[EM] A candidate winning multiple seats.

David L Wetzell wetzelld at gmail.com
Sat Jun 29 07:54:56 PDT 2013

```Vidar Wahlberg,

One very simple rule that transcends the dichotomy between a party-list and
a candidate-based PR election rule is 3-seat LR Hare.  Each party has one
candidate and each voter one vote.  Typically the top 3 vote-getters would
get one seat each, but if the top vote-getter beats the 3rd place candidate
by more than one-third of the total vote then (s)he'd win two seats and get
to pick a vice-candidate(who could've been pre-selected and already
announced prior to the election).  And, theoretically, if the first place
candidate beat the second place candidate by more than 2/3rds of the total
vote then (s)he'd win three seats and get to pick two vice-candidates.

So if the vote totals were: 40, 30, 20, 10 then the top three would win one
seat each, But if the vote totals were: 50, 35, 10, 5 then the top
candidate would win two seats and get to pick a vice-candidate.
And if the vote totals were 80-10-7-3 then the top candidate would win
three seats.

This uses the Hare quota and so it's best to couple it with the use of at
least one at-large single-winner seat to help with the formation of a
working gov't.  It tends to increase equality by virtue of how a third
party candidate can win a seat with as little as 10% of the vote if the top
candidate gets less than 43.3% of the vote and no other third party
candidate does better.  This makes the third seat very likely to be
competitive.  The top two candidates have more secure elections, but if
their parties are competing in the single-winner seats then they'd need to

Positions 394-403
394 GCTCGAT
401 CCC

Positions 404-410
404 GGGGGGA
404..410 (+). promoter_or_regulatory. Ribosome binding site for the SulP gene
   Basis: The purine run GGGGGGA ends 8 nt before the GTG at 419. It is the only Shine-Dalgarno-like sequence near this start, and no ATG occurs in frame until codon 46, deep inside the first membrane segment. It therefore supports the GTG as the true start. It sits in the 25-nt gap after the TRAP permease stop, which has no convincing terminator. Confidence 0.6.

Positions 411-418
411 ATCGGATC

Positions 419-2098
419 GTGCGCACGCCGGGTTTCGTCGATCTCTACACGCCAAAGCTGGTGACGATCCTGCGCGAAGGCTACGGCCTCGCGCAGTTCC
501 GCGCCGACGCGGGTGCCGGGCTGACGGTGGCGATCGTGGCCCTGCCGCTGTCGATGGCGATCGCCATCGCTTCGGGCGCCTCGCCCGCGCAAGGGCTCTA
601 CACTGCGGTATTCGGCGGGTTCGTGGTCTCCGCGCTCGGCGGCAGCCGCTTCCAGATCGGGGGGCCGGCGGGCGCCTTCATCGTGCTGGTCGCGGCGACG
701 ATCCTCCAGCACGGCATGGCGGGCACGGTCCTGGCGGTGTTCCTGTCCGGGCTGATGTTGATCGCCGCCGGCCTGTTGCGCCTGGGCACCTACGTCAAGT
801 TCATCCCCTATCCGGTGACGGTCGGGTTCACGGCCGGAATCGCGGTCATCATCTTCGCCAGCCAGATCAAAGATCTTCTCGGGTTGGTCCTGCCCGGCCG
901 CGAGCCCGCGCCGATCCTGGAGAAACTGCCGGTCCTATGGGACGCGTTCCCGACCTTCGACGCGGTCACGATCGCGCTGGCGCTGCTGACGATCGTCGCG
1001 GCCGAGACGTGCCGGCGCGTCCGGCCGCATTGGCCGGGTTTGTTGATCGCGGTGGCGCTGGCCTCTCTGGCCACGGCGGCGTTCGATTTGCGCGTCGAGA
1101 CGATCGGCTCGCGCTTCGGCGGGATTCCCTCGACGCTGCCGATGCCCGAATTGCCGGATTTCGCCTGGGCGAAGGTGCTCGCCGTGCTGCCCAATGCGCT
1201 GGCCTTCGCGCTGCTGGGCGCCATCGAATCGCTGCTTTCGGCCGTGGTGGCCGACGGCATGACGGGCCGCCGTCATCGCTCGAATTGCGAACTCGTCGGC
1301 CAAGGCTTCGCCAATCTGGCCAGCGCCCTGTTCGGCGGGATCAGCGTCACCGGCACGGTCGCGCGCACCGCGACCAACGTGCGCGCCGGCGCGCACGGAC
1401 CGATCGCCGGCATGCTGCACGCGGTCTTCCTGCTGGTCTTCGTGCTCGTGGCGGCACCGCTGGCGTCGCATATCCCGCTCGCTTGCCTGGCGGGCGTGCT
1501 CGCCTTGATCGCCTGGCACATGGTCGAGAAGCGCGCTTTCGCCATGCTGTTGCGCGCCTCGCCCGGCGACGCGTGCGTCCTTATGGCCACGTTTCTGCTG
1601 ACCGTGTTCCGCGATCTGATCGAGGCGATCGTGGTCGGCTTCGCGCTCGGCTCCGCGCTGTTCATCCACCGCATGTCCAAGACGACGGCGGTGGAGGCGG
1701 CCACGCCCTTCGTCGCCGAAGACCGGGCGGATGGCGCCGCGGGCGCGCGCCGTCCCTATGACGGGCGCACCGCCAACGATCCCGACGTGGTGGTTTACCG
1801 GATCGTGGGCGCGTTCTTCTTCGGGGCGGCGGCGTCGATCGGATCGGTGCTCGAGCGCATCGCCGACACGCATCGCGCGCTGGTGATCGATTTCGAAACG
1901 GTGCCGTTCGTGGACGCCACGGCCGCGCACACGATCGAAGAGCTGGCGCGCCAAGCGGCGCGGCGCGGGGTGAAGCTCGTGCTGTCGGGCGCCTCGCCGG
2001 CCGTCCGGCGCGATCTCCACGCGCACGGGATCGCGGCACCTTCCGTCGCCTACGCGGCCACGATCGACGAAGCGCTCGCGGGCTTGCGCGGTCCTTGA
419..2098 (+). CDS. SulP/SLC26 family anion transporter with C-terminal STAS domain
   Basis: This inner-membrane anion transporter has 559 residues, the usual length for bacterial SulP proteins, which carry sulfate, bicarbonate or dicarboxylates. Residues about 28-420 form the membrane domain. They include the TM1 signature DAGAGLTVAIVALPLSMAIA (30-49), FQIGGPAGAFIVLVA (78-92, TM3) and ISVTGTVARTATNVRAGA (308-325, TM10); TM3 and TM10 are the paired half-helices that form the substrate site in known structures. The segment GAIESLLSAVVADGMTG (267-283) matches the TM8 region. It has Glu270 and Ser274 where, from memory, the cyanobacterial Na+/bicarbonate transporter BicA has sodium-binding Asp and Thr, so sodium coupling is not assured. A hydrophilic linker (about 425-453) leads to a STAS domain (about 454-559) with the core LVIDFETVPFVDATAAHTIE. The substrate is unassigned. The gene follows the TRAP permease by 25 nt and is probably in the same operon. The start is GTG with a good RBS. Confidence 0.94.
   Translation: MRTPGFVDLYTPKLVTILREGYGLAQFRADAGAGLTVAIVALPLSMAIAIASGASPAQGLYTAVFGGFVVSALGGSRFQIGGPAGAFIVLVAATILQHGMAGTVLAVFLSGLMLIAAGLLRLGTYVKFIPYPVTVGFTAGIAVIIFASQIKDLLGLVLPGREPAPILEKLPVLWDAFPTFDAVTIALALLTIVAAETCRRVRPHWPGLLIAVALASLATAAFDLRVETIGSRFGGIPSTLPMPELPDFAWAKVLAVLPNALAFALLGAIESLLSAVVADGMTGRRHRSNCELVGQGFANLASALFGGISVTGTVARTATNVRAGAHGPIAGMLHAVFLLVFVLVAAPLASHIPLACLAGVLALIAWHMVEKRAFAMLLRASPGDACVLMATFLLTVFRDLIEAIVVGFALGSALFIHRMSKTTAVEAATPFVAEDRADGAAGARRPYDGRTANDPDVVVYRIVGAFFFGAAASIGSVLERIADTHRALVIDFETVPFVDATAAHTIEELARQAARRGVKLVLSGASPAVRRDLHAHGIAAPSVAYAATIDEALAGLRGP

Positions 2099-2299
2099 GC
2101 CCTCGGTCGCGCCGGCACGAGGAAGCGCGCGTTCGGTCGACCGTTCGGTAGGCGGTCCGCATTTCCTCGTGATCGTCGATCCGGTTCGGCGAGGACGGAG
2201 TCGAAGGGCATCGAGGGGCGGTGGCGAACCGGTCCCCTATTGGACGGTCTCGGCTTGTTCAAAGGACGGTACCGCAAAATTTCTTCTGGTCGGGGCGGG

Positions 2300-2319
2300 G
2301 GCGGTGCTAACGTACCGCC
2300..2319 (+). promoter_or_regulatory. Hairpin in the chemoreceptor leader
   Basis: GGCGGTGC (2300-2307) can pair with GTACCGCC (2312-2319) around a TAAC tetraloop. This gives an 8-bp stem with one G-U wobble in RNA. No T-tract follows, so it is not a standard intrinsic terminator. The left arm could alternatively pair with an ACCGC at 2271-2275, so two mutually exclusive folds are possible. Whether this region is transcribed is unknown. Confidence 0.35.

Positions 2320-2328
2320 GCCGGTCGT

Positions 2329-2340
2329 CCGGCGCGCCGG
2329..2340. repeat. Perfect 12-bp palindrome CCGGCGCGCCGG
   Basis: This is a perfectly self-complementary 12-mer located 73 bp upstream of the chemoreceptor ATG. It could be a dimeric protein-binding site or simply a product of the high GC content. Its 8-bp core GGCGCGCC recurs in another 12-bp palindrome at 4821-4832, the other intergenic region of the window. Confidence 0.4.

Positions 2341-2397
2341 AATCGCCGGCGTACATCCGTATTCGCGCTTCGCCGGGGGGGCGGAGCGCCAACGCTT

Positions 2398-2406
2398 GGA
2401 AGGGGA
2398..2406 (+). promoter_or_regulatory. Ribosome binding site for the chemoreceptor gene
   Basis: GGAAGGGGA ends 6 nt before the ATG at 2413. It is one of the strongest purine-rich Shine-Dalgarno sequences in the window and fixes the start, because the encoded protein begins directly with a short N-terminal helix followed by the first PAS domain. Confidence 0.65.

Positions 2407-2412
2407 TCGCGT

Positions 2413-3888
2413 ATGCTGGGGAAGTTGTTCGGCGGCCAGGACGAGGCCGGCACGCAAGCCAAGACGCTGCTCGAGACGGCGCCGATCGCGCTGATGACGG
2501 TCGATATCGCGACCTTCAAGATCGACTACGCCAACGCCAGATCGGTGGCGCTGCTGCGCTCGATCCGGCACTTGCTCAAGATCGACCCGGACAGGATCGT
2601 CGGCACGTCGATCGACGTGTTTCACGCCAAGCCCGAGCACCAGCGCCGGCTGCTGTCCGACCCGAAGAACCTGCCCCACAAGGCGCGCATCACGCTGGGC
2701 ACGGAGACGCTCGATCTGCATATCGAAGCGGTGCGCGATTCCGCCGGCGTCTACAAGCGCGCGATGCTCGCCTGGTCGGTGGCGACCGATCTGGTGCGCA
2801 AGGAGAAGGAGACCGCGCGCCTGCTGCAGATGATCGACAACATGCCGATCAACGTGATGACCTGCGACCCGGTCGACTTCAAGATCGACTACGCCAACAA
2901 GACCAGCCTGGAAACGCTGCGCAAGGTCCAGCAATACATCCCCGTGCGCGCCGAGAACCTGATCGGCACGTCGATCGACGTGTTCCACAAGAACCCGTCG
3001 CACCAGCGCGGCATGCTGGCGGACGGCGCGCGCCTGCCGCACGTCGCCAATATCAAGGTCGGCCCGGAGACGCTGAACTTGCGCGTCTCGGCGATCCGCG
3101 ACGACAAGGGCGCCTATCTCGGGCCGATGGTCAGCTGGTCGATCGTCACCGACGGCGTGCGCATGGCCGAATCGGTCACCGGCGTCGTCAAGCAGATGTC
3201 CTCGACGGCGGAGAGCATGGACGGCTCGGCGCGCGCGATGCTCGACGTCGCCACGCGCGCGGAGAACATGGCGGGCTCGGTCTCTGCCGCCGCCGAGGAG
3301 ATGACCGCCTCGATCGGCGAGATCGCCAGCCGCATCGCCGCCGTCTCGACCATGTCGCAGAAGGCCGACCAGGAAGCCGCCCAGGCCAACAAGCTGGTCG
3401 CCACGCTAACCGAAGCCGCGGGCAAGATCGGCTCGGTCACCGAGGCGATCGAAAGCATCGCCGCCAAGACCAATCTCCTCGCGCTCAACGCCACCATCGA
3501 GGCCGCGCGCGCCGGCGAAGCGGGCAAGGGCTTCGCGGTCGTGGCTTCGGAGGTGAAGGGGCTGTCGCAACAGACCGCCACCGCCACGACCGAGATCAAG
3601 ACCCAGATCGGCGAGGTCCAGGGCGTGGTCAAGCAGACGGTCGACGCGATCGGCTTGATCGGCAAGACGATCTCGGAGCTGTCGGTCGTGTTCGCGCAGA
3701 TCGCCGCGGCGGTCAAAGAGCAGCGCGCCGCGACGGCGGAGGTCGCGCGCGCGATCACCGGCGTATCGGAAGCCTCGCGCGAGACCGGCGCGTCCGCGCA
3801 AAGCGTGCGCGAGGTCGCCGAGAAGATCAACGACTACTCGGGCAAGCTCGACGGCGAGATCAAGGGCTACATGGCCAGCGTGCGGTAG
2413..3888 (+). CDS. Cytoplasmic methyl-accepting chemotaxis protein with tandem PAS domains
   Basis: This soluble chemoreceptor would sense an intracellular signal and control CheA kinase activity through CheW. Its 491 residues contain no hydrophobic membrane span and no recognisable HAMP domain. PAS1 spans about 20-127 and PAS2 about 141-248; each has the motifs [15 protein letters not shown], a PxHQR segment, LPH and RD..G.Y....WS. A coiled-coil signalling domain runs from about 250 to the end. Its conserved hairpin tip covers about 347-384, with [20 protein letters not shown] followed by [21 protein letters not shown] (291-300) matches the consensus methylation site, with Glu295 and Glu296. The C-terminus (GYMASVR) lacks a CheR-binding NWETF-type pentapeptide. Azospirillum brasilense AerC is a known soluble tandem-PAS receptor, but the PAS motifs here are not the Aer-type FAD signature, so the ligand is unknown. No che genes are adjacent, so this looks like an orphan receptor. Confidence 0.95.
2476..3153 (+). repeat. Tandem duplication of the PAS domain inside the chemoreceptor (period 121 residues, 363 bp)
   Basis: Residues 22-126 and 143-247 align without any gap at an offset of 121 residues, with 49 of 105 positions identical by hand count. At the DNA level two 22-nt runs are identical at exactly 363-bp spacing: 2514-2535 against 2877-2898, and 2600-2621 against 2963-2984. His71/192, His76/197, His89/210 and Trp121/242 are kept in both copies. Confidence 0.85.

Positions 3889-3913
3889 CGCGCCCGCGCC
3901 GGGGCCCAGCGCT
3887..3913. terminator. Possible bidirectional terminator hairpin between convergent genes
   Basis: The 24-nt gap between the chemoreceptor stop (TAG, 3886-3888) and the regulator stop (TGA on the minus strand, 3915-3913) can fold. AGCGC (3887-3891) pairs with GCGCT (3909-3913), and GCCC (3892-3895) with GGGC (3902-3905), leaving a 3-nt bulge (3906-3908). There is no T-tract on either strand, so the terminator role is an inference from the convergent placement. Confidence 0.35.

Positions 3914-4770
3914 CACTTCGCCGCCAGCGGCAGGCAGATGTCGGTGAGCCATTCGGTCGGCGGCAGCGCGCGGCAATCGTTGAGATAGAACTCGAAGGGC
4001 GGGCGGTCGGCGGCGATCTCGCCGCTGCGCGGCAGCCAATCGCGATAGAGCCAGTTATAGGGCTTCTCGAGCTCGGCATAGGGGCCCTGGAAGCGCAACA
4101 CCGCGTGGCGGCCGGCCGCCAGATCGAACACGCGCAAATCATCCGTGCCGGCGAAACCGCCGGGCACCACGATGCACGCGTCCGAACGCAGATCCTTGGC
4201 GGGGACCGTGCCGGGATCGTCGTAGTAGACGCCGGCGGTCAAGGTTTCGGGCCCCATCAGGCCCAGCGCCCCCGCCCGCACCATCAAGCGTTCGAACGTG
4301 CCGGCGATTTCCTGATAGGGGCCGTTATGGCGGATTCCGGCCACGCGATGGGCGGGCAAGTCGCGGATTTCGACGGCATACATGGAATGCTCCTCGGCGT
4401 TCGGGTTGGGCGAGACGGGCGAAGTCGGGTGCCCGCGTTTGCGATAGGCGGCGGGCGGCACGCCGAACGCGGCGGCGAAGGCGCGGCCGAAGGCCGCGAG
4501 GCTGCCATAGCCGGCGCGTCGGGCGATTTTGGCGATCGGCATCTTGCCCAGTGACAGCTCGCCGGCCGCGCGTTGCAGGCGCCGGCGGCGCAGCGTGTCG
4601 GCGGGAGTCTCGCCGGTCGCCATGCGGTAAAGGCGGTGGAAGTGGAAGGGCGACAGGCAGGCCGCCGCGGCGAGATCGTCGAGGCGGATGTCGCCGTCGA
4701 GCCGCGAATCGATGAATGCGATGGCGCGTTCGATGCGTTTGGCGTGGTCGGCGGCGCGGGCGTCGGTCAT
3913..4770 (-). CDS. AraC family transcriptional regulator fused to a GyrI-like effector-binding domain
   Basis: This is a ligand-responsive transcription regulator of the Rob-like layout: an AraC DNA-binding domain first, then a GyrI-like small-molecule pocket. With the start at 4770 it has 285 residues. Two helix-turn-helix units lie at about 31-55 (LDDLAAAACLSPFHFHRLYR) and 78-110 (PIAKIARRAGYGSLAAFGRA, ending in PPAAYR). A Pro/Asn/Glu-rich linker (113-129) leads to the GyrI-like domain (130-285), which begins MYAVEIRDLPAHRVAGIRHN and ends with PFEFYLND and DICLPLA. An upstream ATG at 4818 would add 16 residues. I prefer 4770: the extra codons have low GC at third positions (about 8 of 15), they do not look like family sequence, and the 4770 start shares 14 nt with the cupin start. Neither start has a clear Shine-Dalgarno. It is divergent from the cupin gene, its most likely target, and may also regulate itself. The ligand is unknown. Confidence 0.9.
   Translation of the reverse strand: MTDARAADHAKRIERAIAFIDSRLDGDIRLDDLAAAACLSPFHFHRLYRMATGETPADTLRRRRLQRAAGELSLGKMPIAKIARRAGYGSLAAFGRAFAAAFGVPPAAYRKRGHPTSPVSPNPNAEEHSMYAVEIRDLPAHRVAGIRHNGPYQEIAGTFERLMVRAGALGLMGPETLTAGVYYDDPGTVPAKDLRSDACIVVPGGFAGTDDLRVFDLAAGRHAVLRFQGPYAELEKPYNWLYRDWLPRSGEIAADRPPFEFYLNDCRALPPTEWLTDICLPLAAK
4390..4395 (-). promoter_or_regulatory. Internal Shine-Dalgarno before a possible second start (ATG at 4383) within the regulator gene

help their party's candidates in that other election.

There is scope for the creative combination of 3-seat LR Hare with rules
that tend to reinforce hierarchy so that 3-seat LR Hare can: 1) elevate
interest in local elections with its high probability of a competitive
seat,  2) handicap rivalry between larger parties,  3) make larger parties
more attentive to minority rights/views and 4) Allow for more direct
constituent-legislator relationships than with larger party-list
proportional representation.

It also might retain the tendency of party-list PR to elect a higher
percentage of women legislators than with a ranked-choice form of PR.  My
theory is that this is because two of the three seats will tend to be
"safe".  This goes off of a theory of mine that since women tend to have a
larger "deep limbic
system<https://www.google.com/webhp?sourceid=chrome-instant&ion=1&ie=UTF-8#sclient=psy-ab&q=%22deep+limbic+system%22&oq=%22deep+limbic+system%22&gs_l=serp.3..0l4.39236.41736.2.42084.2.2.0.0.0.0.209.329.0j1j1.2.0.epsugrpqhmsignedin%2Chtma%3D120%2Chtmb%3D120..0.0.0..1.1.17.psy-ab.W35os1Z9Fvc&pbx=1&bav=on.2,or.r_cp.r_qf.&fp=e16824eab702e431&ion=1&biw=1366&bih=659>"
portions of their brain, they are better at the connecting/relating that is
critical for good leadership.  Unfortunately, having a bigger deep limbic
system also creates a larger vulnerability to its becoming over-active or
perturbed, which can affect the quality of decision-making in important
moments like during elections.  When (all of the) election seats are
competitive, there is more scope for competitors machiavellianly to try and
take advantage of this tendency during the election, which tragically would
then discriminate in favor of male leaders who are less good at connecting
in their leadership after the election.  But when there's both competitive
and not-so-competitive seats then there's a variety of conditions that
would help elect a better balance of male and female leaders.

dlw
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